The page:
I spent a very long time today creating a stick structure. It was made out of sticks. It was also made out of several other crucial building materials to ensure the integrity of the structure’s build (rocks, tiny rocks, dirt, leaves, some excess fur, and the uplifting encouragement of a buzzing bee who kept me company for awhile).
I had a great time creating my stick structure, and when it was completed, I felt incredibly proud. It sat in the cool dirt, taller than most of the blades of grass that surrounded its base, reaching for the lovely blue sky as its graceful design towered over the ants who were climbing into it, nipping at the leaves that supported the sticks.
Oh, there were lots of ants, but that did not diminish my love for the stick structure I had created. Even when they took a very important supporting twig that rested in the middle, tens of them gathering around it and carrying it off in baffling efficiency, I was not deterred from my lovely stick structure. As the top level sticks and bits of branch tumbled toward the bottom, making the whole structure much smaller than any blade of grass, I still admired it. I still adored how it managed to simply be even under the pressure of an insect invasion.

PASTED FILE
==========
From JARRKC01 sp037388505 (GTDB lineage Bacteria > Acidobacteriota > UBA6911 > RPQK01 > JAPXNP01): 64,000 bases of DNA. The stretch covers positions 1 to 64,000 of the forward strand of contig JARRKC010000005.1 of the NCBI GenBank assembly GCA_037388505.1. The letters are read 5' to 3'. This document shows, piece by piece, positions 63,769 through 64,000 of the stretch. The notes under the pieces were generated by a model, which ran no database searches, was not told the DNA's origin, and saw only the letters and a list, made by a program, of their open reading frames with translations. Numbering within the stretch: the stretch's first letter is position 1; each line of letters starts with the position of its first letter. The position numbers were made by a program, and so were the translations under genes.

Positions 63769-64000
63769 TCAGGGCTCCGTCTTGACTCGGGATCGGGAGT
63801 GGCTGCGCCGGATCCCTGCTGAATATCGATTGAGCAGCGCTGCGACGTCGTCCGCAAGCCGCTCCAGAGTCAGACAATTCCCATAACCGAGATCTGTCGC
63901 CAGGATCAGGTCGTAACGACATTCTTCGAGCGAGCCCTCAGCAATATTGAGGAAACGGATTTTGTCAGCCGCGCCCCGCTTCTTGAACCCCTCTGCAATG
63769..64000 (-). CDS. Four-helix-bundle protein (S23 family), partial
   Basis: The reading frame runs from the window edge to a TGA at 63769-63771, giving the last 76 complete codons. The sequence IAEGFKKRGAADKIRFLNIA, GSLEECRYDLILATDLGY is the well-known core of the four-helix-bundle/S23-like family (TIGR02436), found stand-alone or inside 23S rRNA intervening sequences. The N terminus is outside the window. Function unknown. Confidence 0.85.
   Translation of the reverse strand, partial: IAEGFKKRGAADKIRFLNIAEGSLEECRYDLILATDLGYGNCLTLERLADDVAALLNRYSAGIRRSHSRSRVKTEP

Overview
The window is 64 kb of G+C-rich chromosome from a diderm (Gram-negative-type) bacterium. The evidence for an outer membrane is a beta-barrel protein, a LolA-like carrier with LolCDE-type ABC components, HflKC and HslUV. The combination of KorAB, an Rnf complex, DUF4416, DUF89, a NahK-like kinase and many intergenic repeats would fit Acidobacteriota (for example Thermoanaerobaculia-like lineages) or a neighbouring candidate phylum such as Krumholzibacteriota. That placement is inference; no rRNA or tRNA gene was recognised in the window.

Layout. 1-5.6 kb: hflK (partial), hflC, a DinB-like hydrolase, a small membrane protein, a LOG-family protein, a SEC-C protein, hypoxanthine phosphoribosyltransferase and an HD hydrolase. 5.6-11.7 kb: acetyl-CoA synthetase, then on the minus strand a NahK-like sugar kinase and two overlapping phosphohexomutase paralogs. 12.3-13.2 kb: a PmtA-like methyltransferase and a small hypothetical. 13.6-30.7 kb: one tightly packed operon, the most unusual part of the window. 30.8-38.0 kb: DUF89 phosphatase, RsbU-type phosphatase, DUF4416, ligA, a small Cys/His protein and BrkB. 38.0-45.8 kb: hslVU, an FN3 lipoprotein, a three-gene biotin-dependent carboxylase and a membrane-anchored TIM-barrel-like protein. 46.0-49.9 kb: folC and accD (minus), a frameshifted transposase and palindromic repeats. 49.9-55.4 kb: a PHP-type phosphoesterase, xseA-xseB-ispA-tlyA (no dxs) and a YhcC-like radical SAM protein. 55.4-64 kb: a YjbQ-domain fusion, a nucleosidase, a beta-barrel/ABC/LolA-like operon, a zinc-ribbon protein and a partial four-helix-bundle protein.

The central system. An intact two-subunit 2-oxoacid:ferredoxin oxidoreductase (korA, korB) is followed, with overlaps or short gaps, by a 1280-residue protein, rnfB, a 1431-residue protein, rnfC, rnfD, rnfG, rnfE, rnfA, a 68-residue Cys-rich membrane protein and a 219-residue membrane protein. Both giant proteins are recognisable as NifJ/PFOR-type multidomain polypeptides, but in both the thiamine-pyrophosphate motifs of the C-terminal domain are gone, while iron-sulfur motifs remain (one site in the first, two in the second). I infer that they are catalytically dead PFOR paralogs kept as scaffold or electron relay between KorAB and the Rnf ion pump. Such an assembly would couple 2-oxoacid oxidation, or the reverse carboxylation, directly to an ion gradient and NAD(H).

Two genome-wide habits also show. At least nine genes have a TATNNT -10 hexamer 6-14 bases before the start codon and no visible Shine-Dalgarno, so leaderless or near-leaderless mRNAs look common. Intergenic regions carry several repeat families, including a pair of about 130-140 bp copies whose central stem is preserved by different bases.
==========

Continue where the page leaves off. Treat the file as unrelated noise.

There was the mud, too. The mud got everywhere as soon as it began to rain. As the soggy, gritty dirt got thicker and more menacing, it swallowed up the bottom of my stick structure. The whole thing sunk into the ground, slowly but surely.
Still, I loved my stick structure. The top sticks might have fallen and the bottom sticks might have ventured underground and the middle supporting stick was long taken, but even all dilapidation taken into account, I still loved my stick structure.
Even as it sunk into the ground and the rain water washed it away into oblivion and it practically become nonexistent, I still loved it.
It was my stick structure.
And it had no practical use and it was actually more of a hindrance to create and try to maintain and even watching it fall into disrepair was upsetting and emotionally draining.
It was all of those things, and it was mine. I made it. Well, I helped make it (I suppose the forest did most of the original creating for the sticks and such).
Thank you, stick structure I made today. You were strange and, frankly, quite useless, but I liked you all the same.
If you would like to try being a bear, why not read some of the bear adventures available on this very site?
For any questions or comments directed at Bear, feel free to write to him using this email: email@example.com
You can also now use Tumblr to address questions to Bear. Also, you can find bear photos and such on Bear’s Instagram, and don’t forget to “like” Bear on the book of faces.
Do whatever you wish, whatever makes you happy. You are a bear.